I’ve had this on my to-read list so long, it’s ridiculous. And finally I got round to it! In tone, it’s very like C.J. Sansom’s Shardlake books, but I have to confess that I think I enjoyed those more. Giordano Bruno’s role in this book was just… he was seeking out secret Catholics, to betray them to Walsingham, okay. But he was a Catholic and he faced the Inquisition, and he was well aware of what would happen to the people he betrayed — some of whom trusted him. It doesn’t sit well with me, and he barely even tried to justify it. It’s not as though he fervently believed that the Catholics were actually going to harm Queen Elizabeth; quite the reverse.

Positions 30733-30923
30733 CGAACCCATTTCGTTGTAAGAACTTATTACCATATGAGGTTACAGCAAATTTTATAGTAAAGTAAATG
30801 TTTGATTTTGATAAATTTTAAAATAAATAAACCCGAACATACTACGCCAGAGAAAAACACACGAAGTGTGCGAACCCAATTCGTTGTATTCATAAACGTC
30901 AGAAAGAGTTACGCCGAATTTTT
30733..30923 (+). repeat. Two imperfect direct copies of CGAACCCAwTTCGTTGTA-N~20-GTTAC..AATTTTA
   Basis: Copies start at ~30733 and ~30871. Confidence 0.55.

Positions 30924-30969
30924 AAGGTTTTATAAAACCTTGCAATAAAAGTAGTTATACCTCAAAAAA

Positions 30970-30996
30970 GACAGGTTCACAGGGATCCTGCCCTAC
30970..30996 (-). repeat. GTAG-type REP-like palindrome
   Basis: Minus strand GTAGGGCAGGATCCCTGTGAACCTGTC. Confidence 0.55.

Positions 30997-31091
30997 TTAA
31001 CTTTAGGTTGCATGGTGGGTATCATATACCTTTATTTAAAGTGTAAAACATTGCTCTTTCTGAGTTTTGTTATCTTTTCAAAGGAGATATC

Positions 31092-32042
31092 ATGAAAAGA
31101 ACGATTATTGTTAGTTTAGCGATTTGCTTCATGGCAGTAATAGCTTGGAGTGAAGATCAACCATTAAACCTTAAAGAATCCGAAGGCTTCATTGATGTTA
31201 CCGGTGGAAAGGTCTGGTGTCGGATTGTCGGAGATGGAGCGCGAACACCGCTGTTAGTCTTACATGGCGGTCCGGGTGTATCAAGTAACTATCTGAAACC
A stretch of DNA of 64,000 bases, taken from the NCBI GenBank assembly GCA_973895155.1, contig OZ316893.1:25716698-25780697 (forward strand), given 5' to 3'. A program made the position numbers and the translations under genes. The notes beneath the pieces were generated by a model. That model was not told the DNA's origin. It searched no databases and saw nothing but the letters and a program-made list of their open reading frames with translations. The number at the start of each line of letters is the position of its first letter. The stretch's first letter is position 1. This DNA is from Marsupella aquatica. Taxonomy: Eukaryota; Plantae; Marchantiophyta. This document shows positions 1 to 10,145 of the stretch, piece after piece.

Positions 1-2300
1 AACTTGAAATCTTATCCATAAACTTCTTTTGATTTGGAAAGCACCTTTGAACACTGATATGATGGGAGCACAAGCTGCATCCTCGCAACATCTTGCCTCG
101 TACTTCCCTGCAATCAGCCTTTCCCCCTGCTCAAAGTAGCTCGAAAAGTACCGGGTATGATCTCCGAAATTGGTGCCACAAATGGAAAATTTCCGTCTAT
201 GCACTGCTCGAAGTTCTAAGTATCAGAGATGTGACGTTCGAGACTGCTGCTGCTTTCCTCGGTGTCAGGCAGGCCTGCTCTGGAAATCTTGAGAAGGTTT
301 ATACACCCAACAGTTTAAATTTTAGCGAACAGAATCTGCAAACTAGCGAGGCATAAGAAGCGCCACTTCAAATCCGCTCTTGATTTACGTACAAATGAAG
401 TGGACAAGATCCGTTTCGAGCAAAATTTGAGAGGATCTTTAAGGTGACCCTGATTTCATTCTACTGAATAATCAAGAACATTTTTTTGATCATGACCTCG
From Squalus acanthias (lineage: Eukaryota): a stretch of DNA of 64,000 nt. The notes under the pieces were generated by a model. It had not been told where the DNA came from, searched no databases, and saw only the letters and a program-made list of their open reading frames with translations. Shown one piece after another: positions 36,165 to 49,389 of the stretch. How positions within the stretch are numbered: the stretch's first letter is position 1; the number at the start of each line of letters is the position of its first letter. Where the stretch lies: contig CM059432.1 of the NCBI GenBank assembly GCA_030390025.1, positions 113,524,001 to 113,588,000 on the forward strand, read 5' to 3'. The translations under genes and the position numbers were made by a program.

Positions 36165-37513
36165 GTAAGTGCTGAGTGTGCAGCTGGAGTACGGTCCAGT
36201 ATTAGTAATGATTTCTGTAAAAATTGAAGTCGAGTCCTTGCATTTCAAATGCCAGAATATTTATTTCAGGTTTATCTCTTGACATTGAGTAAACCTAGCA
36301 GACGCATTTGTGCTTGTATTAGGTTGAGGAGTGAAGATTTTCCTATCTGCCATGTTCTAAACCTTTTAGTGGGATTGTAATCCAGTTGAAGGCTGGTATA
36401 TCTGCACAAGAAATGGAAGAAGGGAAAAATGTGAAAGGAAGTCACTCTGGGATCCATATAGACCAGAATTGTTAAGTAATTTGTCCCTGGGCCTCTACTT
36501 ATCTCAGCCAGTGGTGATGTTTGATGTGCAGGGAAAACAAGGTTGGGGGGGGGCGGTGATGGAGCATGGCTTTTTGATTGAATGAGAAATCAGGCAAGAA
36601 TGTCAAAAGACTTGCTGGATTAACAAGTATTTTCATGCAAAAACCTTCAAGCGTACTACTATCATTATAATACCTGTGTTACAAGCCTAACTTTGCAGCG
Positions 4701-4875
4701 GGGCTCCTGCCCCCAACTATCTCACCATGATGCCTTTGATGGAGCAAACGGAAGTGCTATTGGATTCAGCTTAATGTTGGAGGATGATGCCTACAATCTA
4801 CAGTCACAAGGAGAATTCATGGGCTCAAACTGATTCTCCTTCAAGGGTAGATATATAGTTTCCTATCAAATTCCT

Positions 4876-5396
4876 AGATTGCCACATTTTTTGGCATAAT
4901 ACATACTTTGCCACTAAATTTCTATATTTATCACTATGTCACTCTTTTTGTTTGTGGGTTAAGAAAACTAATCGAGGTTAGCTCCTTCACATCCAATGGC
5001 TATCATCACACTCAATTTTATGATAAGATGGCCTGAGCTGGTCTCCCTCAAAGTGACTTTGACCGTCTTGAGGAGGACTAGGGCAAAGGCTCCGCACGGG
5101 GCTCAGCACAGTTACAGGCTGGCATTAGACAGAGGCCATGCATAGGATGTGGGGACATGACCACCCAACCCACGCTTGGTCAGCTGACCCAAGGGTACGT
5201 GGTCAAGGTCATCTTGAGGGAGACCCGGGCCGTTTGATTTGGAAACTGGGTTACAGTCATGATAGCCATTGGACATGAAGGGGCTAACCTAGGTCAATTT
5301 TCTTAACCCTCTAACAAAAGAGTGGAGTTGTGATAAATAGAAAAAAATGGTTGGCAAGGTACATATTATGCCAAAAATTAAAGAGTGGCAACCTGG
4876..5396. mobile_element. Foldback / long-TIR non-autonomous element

The historical setting and the mystery both work reasonably well, but I found it difficult to care about. There were few characters I wanted to care about; the only one was Sophia, and she was badly treated by the plot and just about every other character. Oh, and Cobbett, the alcoholic but devoted doorkeeper of the college.
If you’re interested in the period and into mystery stories, I’d give it a try — there’s a lot to enjoy about the way the mystery is set within the historical plot. I wouldn’t read the rest of the series personally, but it was okay for a one-off.